Ex Parte Contact
A Few Words on Ex Parte Contact
Ex parte contact is the fancy term meaning when an individual - whether an applicant, supporter, objector, or average citizen - engages in communication (conversation or correspondence) regarding a pending application with a member of the decision-making body outside of the public hearing.
Examples include approaching a Historic Preservation Commissioner in the grocery store about a neighbor's remodeling project or asking a Councilmember at church to "just listen" but not offer an opinion about an upcoming conditional use application.
The reason such contact is not legal nor ethical is because:
1) it allows an individual to "influence a judge;"
2) it provides information to a single decision-maker instead of the "whole jury;" and
3) it does not allow for parties to hear or disagree with statements made "off the record;"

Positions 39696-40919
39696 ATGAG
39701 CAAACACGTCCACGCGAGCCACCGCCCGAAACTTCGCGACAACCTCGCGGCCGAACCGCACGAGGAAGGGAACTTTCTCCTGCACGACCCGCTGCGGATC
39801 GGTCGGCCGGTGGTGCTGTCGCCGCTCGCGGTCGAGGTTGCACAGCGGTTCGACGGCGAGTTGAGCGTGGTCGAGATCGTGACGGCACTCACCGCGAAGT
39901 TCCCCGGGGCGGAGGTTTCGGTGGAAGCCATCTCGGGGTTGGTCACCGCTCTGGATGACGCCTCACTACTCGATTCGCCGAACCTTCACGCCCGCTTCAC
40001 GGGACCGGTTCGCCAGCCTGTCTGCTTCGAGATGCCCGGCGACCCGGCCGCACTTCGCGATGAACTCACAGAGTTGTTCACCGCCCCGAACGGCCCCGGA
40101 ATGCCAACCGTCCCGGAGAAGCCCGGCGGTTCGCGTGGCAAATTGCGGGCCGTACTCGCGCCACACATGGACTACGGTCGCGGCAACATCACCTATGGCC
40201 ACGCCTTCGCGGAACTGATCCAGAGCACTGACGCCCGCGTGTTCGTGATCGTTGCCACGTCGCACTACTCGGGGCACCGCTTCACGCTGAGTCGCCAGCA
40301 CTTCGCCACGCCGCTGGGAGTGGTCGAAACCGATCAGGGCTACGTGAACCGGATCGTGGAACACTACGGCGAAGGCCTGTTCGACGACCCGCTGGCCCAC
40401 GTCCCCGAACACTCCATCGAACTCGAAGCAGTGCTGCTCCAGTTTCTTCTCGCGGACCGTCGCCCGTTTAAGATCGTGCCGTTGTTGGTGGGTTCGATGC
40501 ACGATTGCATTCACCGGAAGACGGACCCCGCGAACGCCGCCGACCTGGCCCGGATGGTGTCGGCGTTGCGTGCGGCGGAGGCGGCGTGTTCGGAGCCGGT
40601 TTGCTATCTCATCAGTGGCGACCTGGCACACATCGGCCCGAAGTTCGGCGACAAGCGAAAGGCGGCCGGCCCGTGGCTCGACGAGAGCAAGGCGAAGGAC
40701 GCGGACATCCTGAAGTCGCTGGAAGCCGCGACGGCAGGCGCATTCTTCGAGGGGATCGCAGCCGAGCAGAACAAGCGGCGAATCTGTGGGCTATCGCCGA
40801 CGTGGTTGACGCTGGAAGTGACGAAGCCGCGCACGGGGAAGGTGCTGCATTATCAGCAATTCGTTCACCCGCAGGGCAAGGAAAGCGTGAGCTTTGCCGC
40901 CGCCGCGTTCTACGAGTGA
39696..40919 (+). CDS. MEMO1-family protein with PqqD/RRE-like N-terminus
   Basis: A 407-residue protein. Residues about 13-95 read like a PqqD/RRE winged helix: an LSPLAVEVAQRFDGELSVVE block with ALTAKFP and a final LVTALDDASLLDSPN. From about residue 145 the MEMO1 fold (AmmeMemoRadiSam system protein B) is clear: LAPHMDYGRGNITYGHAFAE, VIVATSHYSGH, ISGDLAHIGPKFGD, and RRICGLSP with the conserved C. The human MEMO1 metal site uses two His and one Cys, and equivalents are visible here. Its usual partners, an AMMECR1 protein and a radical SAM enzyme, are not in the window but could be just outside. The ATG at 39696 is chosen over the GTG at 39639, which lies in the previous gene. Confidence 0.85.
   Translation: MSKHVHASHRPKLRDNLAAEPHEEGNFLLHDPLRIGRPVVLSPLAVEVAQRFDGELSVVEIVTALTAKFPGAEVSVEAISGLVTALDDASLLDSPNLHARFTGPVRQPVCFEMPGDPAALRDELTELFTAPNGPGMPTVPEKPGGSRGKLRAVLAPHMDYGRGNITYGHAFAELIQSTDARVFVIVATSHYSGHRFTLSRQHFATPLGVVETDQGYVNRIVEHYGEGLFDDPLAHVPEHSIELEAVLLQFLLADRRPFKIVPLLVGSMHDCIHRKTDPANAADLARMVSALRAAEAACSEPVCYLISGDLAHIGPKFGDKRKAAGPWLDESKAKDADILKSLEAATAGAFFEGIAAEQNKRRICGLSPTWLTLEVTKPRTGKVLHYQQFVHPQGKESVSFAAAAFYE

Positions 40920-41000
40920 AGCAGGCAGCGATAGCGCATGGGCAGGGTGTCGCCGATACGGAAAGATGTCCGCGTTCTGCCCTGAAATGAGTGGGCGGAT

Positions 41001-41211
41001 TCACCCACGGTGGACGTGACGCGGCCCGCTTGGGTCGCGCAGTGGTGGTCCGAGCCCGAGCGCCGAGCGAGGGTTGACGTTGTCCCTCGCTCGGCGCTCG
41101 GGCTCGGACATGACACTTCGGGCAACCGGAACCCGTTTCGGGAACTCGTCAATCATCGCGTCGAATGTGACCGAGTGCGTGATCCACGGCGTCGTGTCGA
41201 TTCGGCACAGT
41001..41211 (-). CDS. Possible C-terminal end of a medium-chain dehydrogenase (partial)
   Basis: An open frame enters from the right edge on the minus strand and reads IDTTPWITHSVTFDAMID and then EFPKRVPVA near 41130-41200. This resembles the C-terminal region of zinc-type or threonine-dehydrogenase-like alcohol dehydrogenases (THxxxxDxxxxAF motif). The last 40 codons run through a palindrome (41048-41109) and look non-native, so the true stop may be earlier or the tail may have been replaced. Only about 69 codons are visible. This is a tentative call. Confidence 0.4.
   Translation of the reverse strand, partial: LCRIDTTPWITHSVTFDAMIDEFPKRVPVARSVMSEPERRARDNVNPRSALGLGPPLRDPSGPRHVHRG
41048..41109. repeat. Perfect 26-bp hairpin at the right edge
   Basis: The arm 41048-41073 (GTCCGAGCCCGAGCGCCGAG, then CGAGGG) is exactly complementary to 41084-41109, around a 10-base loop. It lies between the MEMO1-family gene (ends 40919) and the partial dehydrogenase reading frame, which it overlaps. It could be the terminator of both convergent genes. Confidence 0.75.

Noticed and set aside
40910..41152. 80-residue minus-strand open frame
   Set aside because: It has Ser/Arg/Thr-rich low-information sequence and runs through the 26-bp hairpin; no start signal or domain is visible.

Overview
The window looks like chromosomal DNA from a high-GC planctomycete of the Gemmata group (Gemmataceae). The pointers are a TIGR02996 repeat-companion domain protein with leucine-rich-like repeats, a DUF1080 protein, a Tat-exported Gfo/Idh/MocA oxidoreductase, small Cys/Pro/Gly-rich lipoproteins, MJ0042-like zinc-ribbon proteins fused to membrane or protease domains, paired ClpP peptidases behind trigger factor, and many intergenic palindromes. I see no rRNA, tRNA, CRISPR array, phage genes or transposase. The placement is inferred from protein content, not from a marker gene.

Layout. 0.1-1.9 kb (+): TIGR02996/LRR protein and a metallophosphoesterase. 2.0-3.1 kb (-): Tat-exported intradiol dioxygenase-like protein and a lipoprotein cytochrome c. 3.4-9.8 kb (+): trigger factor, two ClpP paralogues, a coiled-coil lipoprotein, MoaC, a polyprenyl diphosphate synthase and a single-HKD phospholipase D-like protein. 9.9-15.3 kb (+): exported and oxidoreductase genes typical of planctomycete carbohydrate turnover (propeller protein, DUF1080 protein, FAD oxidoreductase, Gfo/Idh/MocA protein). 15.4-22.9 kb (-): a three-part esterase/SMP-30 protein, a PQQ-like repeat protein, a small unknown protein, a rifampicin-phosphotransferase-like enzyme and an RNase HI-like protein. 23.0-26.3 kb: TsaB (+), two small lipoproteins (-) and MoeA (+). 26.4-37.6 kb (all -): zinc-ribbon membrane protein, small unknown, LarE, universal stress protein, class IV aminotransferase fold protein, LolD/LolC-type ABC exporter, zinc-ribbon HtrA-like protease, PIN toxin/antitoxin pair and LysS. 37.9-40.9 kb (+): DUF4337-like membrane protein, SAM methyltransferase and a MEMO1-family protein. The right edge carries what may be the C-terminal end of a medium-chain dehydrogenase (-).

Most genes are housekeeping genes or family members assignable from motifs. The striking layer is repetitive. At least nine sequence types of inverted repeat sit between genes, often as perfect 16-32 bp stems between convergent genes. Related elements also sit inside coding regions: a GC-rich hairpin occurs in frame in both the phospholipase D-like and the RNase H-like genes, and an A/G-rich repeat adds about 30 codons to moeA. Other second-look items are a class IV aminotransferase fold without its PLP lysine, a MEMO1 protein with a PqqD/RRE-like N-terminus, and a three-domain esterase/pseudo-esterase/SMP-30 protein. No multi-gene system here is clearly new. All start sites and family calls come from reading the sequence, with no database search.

thus, subverting the fair and impartial public hearing process.
Therefore, please do not approach decision-makers regarding pending applications.
When ex-parte contact occurs:
> at best, a decision-maker may disclose he/she was approached inappropriately and restate for the record what comments occurred outside of the public hearing.;
> at worst, the decision-maker may not be able to vote.
When does ex parte apply?
- design review applications (also known as Certificates of Appropriateness);
- zoning action - conditional use applications
- zoning action - variance applications
When does ex parte not apply?
- discussion with staff (who are not decision-makers)
- zoning action - text or map amendments (which are legislative acts)
If in doubt? Just don't. Come to the public hearing or submit a letter to the City of Madison to make your comments known. Need to ask questions? Contact Planning & Development.